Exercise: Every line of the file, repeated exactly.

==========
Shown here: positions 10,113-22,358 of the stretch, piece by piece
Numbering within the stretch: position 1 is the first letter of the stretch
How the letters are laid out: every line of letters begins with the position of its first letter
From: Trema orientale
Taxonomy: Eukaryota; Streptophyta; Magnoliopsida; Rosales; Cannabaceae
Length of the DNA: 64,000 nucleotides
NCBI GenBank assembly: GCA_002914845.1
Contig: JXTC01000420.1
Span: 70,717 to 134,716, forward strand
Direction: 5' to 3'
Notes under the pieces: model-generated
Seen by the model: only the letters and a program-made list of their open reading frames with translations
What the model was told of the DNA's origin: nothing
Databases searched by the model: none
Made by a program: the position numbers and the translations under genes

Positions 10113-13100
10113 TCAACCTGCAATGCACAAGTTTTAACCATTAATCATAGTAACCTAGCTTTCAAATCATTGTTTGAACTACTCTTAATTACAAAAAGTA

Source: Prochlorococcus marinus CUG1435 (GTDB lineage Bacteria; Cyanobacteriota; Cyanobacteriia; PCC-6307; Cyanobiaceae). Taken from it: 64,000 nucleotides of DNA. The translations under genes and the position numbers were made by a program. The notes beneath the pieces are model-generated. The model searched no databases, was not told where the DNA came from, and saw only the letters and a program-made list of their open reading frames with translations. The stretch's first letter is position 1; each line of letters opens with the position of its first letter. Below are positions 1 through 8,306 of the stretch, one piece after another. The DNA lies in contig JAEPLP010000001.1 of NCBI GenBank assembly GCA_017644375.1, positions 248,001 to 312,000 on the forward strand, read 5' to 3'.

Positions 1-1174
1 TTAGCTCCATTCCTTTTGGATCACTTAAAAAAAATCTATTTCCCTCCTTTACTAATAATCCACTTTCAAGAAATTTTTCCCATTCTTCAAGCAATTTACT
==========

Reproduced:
Shown here: positions 10,113-22,358 of the stretch, piece by piece
Numbering within the stretch: position 1 is the first letter of the stretch
How the letters are laid out: every line of letters begins with the position of its first letter
From: Trema orientale
Taxonomy: Eukaryota; Streptophyta; Magnoliopsida; Rosales; Cannabaceae
Length of the DNA: 64,000 nucleotides
NCBI GenBank assembly: GCA_002914845.1
Contig: JXTC01000420.1
Span: 70,717 to 134,716, forward strand
Direction: 5' to 3'
Notes under the pieces: model-generated
Seen by the model: only the letters and a program-made list of their open reading frames with translations
What the model was told of the DNA's origin: nothing
Databases searched by the model: none
Made by a program: the position numbers and the translations under genes

Positions 10113-13100
10113 TCAACCTGCAATGCACAAGTTTTAACCATTAATCATAGTAACCTAGCTTTCAAATCATTGTTTGAACTACTCTTAATTACAAAAAGTA

Source: Prochlorococcus marinus CUG1435 (GTDB lineage Bacteria; Cyanobacteriota; Cyanobacteriia; PCC-6307; Cyanobiaceae). Taken from it: 64,000 nucleotides of DNA. The translations under genes and the position numbers were made by a program. The notes beneath the pieces are model-generated. The model searched no databases, was not told where the DNA came from, and saw only the letters and a program-made list of their open reading frames with translations. The stretch's first letter is position 1; each line of letters opens with the position of its first letter. Below are positions 1 through 8,306 of the stretch, one piece after another. The DNA lies in contig JAEPLP010000001.1 of NCBI GenBank assembly GCA_017644375.1, positions 248,001 to 312,000 on the forward strand, read 5' to 3'.

Positions 1-1174
1 TTAGCTCCATTCCTTTTGGATCACTTAAAAAAAATCTATTTCCCTCCTTTACTAATAATCCACTTTCAAGAAATTTTTCCCATTCTTCAAGCAATTTACT